7 posts in User Interface

Solving the Massive Storyboard Problem

At Two Toasters, we’ve been building iOS interfaces in code for years. Every so often, someone will suggest that we try using Interface Builder and storyboards, but we’ve traditionally found the experience to be frustrating and unproductive. The tools seemed immature and cumbersome, and with all of our experience building UIs by hand, it never really seemed like a worthy undertaking.

Over the last year though, things have begun to change. There were signs at WWDC 2013 that Apple was putting serious effort into improving storyboards and Interface Builder. A few weeks ago, Apple introduced Adaptive Layout and Size Classes in the iOS 8 SDK, and Xcode 6 features many improvements that aim squarely to address the complaints that people have had about Interface Builder. Apple clearly believes Interface Builder and storyboards are a viable tool for building UIs more productively and efficiently.

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Translating Autoresizing Masks Into Constraints

Auto Layout has been a great improvement to the layout system on iOS. It allows expressing layout rules more explicitly and reduces the need for custom layout logic. I especially appreciate that you can mix Auto Layout with manual layout in cases where setting a view’s frame expresses the intended behavior more clearly.

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Interactive Transitions

In my previous post, I explained how to create custom animated transitions. This time, I’m going to show how to make interactive transitions.

As a quick review from last time, there are three main roles involved in an animated transition: the from and to view controllers and the animation controller. In a non-interactive transition, the animation controller defines a duration and sets up the animations between the two views. Both views are placed inside of a container view during the transition.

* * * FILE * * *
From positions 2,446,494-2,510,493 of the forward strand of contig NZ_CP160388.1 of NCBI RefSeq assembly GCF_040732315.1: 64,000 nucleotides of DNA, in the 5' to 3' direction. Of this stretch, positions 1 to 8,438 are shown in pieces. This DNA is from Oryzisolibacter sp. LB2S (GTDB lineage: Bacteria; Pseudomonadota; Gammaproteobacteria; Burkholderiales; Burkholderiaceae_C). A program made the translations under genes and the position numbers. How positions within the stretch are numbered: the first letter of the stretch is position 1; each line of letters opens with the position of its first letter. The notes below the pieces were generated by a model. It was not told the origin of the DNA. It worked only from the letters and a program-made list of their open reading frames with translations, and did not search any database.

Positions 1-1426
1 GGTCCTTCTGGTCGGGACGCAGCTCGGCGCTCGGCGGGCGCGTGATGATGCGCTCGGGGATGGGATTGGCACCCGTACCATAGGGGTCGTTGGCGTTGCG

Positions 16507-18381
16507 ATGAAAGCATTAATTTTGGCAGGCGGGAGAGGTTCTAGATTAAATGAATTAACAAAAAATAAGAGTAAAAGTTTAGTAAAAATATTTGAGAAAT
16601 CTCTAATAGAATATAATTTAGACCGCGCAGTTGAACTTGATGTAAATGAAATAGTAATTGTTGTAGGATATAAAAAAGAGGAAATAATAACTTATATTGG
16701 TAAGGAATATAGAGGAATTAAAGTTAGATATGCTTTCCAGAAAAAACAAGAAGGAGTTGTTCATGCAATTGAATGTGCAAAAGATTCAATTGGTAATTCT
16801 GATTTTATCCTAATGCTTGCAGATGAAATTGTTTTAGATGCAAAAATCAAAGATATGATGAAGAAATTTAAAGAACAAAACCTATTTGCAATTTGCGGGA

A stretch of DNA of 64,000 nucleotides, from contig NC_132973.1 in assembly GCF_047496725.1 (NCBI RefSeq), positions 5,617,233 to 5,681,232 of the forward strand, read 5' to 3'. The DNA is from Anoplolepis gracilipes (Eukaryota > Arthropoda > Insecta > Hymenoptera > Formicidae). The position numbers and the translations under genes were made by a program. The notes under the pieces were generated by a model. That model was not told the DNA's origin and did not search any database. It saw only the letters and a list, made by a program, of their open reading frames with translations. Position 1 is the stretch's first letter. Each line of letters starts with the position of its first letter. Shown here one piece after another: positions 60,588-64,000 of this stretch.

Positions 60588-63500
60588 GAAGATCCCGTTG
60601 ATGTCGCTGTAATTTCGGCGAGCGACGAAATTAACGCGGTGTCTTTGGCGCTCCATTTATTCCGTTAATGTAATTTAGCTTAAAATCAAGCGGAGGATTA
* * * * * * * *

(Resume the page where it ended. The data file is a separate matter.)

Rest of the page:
Interactive transitions build on this structure by adding a fourth role: the interaction controller. This new role is played by an object that conforms to the UIViewControllerInteractiveTransitioning protocol.

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Custom Transitions on iOS

This article is the first in a series that shows how to customize view controller transitions on iOS. In part one, the focus is on creating custom animated (non-interactive) transitions.

When using typical iOS apps we navigate from screen to screen frequently. Previously, if you wanted to do anything other than the standard transition animations, you were on your own, but in iOS 7 Apple has provided a new API to let us customize these animations.

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TWTSideMenuViewController for iOS 7

One of the most common implementations of menu views has been the “Side Drawer”, “basement”, or “Side Menu” made popular in apps such as Facebook and Path. When someone taps the infamous “Hamburger” to open a side menu the main screen slides to the right (or left in some implementations) to reveal another screen below. This works well in iOS 6 and earlier because the status bar exists in a 20pt tall area that is isolated from the rest of the application. In iOS 7, the status bar is overlaid on the screen below it. What does it mean for sidebars or “basement” views in iOS 7?

Soon after iOS 7 was announced at WWDC in June, many designers on Dribbble started playing around with a new approach for doing these menus. Many came to a similar approach where the main screen would scale down and to the right.

Working with the team at Luvocracy, we were inspired by this approach and with a few ideas of our own we created TWTSideMenuViewController.

TWTSideMenuViewController is a container view controller built to manage a menu view and a main view in a beautiful way.

With iOS 7, apps are encouraged to use the whole screen and not rely on the 20pt status bar to be outside of the main screen of your app. This breaks the existing side bar idea in that the status bar with a single style is overlaid on two views, the menu view and the main view.